In Tunisia, Big Brother goes by an alias: Ammar 404.
A play on the “Error 404” message for blocked websites, Tunisian bloggers dreamed him up as a fictional front man for the sprawling surveillance state of former ruler Zine El Abidine Ben Ali.
Aided directly and indirectly by American and European suppliers, Ammar 404 took control of virtually all electronic communication in Tunisia and turned lives upside down -- even changing the content of e-mails in transit. In this world, Tunisians of all stripes could never be sure if e-mails arrived as sent or at all, or who was reading them.
Asma Hedi Nairi, a former Amnesty International youth coordinator, says e-mails she and her friends exchanged were replaced by messages ranging from random symbols to ads for rental cars. Opponents of the regime toppled in January’s revolution received threatening messages such as “you can run but you can’t hide,” while people with no role in politics found their correspondence snagged if it inadvertently included words flagged as critical of the government. Ammar 404 even damaged reputations by inserting pornographic images in work e- mails and routing intimate photos onto Facebook, Nairi, 23, says.
“Ammar 404 was seeing everything,” says Nairi, who is studying in Tunis for a master’s degree in criminal sciences.
‘War of Information’
The interference forced her to shut down five e-mail accounts in the years before the revolution, robbing her of contact lists and documents. The sexual nature of some intrusions was especially embarrassing within the country’s mostly Muslim culture, Nairi says, further chilling the free flow of political discussion.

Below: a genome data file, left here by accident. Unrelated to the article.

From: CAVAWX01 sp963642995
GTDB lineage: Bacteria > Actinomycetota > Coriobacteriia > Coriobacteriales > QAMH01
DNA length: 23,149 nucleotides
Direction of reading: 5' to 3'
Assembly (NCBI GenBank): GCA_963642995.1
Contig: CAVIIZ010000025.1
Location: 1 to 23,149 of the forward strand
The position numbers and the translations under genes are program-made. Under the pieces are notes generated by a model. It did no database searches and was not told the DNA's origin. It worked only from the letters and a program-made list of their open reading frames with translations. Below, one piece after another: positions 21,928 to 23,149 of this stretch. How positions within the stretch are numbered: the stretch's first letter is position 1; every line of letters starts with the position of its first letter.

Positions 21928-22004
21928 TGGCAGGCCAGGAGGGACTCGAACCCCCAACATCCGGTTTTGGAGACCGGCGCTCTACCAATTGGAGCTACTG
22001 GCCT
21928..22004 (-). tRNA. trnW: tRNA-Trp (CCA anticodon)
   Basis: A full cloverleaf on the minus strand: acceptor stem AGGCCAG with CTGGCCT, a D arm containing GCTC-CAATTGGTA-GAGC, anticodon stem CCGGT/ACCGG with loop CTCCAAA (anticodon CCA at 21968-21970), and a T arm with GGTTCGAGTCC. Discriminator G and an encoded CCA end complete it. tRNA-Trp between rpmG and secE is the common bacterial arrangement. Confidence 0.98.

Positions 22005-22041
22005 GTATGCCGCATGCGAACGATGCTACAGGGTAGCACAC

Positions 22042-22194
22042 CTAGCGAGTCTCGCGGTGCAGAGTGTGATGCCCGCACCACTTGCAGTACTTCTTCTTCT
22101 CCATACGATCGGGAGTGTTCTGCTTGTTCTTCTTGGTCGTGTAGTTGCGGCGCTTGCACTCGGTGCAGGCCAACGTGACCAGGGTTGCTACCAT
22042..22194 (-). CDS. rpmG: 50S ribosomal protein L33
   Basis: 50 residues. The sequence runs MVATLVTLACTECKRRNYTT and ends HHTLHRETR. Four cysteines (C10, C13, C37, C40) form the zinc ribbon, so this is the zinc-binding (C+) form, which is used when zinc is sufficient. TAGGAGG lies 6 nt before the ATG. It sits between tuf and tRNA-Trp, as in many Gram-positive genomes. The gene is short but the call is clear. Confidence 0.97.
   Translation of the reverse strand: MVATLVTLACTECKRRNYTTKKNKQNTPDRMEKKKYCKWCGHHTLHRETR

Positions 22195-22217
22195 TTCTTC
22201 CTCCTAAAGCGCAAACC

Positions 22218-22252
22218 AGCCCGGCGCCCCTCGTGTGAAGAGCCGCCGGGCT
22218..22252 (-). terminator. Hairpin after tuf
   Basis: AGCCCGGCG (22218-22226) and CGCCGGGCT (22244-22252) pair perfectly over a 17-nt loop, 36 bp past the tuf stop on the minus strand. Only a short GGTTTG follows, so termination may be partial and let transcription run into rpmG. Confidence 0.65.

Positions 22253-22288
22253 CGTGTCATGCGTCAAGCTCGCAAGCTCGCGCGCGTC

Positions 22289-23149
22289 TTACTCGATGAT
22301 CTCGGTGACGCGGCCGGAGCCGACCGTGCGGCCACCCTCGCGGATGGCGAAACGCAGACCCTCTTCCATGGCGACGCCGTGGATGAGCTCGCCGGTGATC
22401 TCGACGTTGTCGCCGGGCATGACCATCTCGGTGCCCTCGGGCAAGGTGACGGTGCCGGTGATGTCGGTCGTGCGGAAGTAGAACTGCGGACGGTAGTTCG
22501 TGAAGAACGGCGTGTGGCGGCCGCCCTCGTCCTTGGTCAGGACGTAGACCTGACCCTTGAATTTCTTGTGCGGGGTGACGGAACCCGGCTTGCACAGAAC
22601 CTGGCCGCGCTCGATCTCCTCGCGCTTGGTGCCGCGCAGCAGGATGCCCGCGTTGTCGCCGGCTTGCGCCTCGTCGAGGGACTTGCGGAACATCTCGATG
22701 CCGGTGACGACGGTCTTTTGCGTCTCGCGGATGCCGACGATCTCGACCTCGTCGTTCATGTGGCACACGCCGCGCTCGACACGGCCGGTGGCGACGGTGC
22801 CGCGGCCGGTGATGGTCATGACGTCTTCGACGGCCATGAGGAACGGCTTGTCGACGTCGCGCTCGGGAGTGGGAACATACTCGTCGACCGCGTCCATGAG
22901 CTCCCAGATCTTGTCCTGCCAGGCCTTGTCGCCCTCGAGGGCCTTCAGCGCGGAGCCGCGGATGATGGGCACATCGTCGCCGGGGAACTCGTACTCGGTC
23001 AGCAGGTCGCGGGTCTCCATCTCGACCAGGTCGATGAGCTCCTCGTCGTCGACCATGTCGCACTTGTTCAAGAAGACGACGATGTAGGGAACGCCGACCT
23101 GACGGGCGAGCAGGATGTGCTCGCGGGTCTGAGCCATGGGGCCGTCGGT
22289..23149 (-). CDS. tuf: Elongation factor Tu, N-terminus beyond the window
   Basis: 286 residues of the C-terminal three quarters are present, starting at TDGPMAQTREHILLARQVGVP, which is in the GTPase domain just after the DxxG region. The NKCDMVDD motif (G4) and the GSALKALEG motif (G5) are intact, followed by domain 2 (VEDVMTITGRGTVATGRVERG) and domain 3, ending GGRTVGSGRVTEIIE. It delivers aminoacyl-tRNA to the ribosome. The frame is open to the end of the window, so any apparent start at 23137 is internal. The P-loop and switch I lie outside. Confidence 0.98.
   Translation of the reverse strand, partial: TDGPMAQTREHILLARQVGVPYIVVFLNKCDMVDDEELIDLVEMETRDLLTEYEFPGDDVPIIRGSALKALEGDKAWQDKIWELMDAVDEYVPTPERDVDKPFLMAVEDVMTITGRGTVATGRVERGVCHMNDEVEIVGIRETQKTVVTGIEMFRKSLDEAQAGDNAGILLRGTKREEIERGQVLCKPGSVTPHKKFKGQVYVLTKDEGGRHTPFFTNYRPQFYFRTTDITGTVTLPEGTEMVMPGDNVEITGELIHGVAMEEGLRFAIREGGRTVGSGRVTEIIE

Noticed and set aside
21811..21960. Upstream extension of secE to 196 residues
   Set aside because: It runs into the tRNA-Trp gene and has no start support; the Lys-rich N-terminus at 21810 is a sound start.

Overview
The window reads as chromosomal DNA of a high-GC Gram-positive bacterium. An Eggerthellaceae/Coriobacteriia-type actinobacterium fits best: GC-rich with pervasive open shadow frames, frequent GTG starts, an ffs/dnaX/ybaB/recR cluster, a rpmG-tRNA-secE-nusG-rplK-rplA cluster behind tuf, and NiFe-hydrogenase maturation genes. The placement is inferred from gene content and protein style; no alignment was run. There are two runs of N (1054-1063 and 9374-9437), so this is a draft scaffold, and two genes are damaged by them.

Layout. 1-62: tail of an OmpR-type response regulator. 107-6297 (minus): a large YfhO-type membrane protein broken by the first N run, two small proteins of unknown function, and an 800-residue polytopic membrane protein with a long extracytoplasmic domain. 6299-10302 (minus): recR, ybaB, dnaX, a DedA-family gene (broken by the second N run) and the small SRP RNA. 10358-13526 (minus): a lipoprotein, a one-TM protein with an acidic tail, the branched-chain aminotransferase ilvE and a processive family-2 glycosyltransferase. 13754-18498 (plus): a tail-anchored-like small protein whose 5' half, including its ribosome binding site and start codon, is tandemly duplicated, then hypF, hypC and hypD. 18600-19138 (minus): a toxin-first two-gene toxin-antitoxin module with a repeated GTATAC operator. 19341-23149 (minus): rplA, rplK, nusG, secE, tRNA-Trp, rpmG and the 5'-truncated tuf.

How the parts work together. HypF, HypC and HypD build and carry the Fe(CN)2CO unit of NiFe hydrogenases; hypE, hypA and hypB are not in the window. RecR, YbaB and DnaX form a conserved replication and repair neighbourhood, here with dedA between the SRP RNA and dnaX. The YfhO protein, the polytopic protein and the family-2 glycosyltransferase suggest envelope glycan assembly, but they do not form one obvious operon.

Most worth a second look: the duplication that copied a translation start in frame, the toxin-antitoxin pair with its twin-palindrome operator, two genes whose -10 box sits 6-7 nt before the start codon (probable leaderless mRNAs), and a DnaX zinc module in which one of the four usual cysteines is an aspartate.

“Ammar 404 is more dangerous than any policeman in the street,” she says. “It was a war of information.”
Tunisia’s surveillance capabilities put it at the forefront of a technological arms race in which repressive regimes are gaining increasing power to monitor -- and manipulate -- citizens’ electronic activities.
The review of Tunisian surveillance draws a rare blueprint of a totalitarian nation’s monitoring apparatus, and is part of a Bloomberg News investigation across the region that reveals how governments use Western surveillance technology to track dissidents.
In Syria, an Italian company pulled the plug on an Internet monitoring system after Bloomberg reported the project was in the works as the death toll of protesters mounted. Iran purchased European gear to track citizens’ locations even after a crackdown surrounding the contested 2009 elections. And in Bahrain, police interrogated activists using text-messages intercepted with European surveillance equipment. Egypt, Yemen and Syria purchased the same interception gear, the investigation found.
The export of surveillance gear is largely unregulated, and interception capabilities are standard in most communications systems around the world, intended for use by law enforcement. Neither the U.S. nor the European Union bars exports of monitoring technology to Tunisia.
Tunisia is a model of what could await the rest of the world if sales of these technologies go unchecked, says Ben Wagner of the European University Institute near Florence, Italy, who has published research on Internet governance in Tunisia.